Tuesday, March 21, 2017

Why—Teach your Kids Family History

Why do you think it’s important to share family history with children?

Admittedly, I struggled with this post. Not because I don’t believe that it’s important to share family history with my kids, but it’s hard to put my finger on WHY.

In preparation for this post the following video kept coming to mind, so I dug it up to share with you.

If just the simple concept of the importance of family to kids can be so powerful  (all for a food commercial, might I add), how powerful then can family be if you include generations of them? Generations of ancestors who came before, who sacrificed, who worked hard, who both succeeded and failed…generations of love and of hurt…generations of pressing on, and generations of families.

It's been my personal experience that Mulan isn't too far off.
 I say that with a bit of a tease, but there is something true about drawing on your ancestors' power, their strengths, and their help; and if you don't know them, and you don't know their stories, how can you draw on those strengths?  I've experienced it and even my young kids have experienced it.  In fact, my 8 year old daughter recently made up her own family history game. I recommend trying it with your young kiddos.
Grab a pedigree chart and a set of dice.  Gather the family or friends around and start rolling.  For each number that you roll, add that many items to the pedigree chart.  Sounds simple, but my husband and I, our two older kids, and my in-laws had a great time exploring our tree together.  The first one to complete their full pedigree chart wins.
Truth be told I couldn't pull the hubs and the grandpa away once they got going. They're the ones who usually pooh pooh it. ;)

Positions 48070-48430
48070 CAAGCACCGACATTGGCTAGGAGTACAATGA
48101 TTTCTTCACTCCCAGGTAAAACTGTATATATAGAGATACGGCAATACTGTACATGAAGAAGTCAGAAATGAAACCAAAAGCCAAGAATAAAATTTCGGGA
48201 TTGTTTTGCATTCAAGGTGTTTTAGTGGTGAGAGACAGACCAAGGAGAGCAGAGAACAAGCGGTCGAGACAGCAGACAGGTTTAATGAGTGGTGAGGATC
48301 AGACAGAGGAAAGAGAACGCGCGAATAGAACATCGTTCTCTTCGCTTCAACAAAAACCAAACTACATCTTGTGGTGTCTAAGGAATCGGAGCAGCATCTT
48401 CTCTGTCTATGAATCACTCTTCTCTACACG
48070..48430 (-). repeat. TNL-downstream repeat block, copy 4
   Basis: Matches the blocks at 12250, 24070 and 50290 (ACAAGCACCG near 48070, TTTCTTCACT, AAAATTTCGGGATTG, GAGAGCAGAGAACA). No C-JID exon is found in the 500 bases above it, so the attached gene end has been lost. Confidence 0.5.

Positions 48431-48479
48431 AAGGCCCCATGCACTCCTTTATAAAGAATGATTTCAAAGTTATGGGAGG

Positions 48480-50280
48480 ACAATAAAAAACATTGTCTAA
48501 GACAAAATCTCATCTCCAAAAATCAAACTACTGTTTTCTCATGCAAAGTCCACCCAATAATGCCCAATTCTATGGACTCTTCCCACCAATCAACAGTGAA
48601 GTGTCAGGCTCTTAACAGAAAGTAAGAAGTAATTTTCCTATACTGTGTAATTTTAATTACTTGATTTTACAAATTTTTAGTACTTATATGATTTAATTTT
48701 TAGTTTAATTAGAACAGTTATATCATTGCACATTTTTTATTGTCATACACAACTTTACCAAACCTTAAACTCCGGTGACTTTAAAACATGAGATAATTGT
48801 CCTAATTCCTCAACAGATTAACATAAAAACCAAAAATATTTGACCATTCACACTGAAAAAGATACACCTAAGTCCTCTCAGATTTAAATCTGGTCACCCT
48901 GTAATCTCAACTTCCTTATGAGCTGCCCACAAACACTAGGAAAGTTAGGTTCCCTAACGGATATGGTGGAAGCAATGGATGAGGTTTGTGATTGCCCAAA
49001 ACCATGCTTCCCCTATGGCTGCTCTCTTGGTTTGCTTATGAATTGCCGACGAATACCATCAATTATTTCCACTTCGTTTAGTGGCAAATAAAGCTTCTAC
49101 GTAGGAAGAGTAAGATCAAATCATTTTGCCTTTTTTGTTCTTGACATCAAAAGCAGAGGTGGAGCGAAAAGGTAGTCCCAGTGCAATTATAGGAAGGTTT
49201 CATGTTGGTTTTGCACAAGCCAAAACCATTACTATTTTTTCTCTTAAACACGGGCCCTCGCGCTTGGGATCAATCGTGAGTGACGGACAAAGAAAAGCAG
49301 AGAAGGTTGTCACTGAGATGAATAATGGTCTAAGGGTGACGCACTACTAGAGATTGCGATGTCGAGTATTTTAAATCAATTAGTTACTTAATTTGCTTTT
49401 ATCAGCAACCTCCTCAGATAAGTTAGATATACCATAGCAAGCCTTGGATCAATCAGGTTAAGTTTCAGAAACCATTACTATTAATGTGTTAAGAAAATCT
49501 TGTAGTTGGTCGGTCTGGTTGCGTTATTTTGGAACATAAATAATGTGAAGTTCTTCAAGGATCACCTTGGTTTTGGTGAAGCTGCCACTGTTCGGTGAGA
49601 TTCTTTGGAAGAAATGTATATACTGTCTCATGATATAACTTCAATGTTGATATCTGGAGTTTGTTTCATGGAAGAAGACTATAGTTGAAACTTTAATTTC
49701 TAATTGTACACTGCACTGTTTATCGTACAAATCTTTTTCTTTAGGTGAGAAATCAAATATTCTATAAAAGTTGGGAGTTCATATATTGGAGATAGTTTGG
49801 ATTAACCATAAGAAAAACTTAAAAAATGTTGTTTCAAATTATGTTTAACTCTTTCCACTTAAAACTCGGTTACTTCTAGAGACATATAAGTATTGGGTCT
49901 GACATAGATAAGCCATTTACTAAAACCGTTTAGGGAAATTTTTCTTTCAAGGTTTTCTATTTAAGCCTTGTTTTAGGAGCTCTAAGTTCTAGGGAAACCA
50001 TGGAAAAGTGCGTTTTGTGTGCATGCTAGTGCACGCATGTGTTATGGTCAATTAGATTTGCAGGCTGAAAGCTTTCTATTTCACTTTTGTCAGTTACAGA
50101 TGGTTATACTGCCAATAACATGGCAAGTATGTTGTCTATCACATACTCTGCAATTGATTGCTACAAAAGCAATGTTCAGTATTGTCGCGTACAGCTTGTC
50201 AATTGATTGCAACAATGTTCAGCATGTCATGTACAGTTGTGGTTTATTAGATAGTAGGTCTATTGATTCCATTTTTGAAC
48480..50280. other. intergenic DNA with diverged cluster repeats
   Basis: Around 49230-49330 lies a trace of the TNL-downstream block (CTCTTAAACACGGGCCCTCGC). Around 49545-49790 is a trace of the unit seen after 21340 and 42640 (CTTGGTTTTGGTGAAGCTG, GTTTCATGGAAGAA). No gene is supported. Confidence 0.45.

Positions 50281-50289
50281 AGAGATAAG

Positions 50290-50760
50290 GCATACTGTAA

The point is, try it.  Try it with your kids.  It doesn't need to be intricate or a well thought out approach--just start exploring your family tree and see how it feels.  There are so many resources out there--go tap into just one.  Then share your experience and help someone else to catch the same fire.

I'd love to hear your thoughts and ideas about sharing family history with kids and teens. Use #FHforChildren to help keep the conversation going, and go visit our blog link up for more great insights: http://familylocket.com/why-share-family-history-with-children-blog-link-up/

Happy parenting, until next time!

Monday, March 13, 2017

Untangling the Knots in Your FamilySearch Family Tree

So...this class was born from my recognition that I really do have a very distinct process for managing the messes that I find when doing my family history in FamilySearch. I learned it through picking several peoples brains about their process then adapting it to be my own.  That said, consider this all a guideline then adapt it to fit your brain. I have a very strong conviction that it's important, as a member of the LDS church, to help contribute to the clean up and improvement of the great big tree known as FamilySearch Family Tree.  I've honestly spent most of my time as a genealogist cleaning up messes and have learned nearly all of my researching skills from working through those messes.  It wasn't until recently that I realized that even some who have been doing genealogy for years are just avoiding the so called "messes" because they don't really know how to tackle them.

And so this class was born.

First of all lets define "knots" from the title, or what I've referred to as "messes".  If you've ever worked on FamilySearch you've noticed that you'll often come to families who have A LOT of data problems! Yikes! How did that come to be? Years and years of duplicate work, followed by great attempts to merge, and lots of contributors.  I complain about none of this, because it's the process FamilySearch had to go through since the first declaration that members of the church were given to do their own 4 generation pedigree charts.  In fact, I praise the church and FamilySearch for all that they contribute to the world of genealogy.  Let's face it, without them genealogy couldn't possibly be where it is today, they got a head start by at least 60 years given that the Genealogical Society of Utah (FamilySearch's former name) began microfilming record in 1938 and Ancestry wasn't even thought of until 1990.  So the point is, I'm grateful for every leap forward that FamilySearch makes, which happens often. Thank you FamilySearch!

Sidenote: I think a fascinating class would be the history of Family History!

Okay so let's get to the content.
Here are my slides for the class: